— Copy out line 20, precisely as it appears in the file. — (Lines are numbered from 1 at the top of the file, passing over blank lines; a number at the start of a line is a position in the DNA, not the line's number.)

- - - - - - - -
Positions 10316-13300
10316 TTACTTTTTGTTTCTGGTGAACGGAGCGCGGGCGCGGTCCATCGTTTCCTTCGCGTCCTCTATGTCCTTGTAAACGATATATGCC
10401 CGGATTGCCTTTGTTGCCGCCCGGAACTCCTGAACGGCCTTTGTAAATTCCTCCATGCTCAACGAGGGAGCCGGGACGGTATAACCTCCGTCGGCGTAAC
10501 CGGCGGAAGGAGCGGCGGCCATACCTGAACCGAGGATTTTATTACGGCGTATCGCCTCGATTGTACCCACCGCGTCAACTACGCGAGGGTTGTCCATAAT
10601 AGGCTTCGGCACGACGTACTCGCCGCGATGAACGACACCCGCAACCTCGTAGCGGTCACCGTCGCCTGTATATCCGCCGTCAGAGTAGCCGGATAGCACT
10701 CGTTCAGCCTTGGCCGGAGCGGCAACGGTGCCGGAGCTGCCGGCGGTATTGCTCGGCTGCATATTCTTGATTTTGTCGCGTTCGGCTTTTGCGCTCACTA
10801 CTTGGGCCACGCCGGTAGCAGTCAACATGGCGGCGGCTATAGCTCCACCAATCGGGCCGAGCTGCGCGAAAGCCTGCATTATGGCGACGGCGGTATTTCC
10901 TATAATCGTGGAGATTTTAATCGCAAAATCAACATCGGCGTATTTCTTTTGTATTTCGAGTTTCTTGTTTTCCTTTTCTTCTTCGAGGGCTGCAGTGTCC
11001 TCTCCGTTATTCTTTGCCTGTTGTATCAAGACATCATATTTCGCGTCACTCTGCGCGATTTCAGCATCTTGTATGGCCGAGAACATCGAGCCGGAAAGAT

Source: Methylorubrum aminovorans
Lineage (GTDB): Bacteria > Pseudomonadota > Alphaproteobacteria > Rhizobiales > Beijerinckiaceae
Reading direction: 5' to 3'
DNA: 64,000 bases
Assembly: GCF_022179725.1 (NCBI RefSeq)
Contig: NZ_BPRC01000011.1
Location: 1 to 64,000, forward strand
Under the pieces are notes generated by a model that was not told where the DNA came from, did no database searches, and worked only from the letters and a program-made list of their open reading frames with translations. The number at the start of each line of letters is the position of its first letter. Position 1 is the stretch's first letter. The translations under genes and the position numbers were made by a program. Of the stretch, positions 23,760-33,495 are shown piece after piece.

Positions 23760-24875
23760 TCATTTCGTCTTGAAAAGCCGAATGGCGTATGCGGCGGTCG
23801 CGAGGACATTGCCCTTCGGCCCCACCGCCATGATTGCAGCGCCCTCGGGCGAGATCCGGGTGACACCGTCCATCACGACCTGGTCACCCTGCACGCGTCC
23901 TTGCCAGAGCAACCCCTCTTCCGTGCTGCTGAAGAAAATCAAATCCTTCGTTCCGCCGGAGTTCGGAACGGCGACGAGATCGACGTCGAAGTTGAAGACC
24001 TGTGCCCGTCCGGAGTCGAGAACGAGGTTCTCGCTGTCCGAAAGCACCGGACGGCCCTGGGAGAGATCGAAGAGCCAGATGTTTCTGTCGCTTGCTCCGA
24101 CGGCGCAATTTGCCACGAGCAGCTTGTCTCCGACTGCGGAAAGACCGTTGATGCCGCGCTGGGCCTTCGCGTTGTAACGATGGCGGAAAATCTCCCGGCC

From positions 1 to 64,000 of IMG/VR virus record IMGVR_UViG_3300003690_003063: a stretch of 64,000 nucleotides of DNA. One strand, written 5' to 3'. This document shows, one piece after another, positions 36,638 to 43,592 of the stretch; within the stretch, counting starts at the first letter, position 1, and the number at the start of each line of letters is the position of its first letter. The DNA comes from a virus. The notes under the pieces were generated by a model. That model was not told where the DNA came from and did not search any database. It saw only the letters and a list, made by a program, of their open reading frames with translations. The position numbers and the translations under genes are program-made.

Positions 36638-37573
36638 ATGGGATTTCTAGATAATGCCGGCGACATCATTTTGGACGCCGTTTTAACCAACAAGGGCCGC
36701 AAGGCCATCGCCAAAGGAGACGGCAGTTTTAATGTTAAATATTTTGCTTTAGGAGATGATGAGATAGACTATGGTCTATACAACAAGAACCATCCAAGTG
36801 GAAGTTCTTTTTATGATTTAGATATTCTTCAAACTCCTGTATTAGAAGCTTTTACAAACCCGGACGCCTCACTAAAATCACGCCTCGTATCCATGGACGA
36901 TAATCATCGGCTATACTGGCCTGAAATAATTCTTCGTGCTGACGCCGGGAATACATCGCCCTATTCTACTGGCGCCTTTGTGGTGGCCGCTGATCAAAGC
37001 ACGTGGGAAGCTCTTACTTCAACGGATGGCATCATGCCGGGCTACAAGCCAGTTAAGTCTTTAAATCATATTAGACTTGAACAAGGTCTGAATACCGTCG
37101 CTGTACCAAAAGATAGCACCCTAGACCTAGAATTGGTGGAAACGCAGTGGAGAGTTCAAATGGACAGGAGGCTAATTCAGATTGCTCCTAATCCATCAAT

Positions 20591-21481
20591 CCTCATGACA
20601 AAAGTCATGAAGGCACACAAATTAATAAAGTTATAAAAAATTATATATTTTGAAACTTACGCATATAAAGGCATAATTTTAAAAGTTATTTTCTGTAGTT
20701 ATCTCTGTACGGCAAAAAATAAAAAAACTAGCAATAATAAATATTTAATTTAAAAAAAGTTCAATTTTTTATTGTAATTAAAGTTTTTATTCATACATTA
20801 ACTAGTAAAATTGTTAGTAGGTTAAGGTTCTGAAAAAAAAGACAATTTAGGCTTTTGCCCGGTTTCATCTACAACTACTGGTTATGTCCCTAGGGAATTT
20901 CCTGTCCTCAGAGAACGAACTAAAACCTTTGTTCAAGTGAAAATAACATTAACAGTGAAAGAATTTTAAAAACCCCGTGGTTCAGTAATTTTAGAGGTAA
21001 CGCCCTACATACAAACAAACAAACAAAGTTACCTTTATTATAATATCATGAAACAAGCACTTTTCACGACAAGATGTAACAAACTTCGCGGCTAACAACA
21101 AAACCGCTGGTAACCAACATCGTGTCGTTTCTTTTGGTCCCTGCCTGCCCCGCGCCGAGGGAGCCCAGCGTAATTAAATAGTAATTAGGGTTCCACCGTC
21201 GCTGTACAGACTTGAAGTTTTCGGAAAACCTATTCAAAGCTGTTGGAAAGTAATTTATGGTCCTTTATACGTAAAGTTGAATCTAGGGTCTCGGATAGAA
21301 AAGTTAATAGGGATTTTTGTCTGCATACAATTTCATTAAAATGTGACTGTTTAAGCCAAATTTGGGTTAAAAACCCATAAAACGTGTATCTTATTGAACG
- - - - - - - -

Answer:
23801 CGAGGACATTGCCCTTCGGCCCCACCGCCATGATTGCAGCGCCCTCGGGCGAGATCCGGGTGACACCGTCCATCACGACCTGGTCACCCTGCACGCGTCC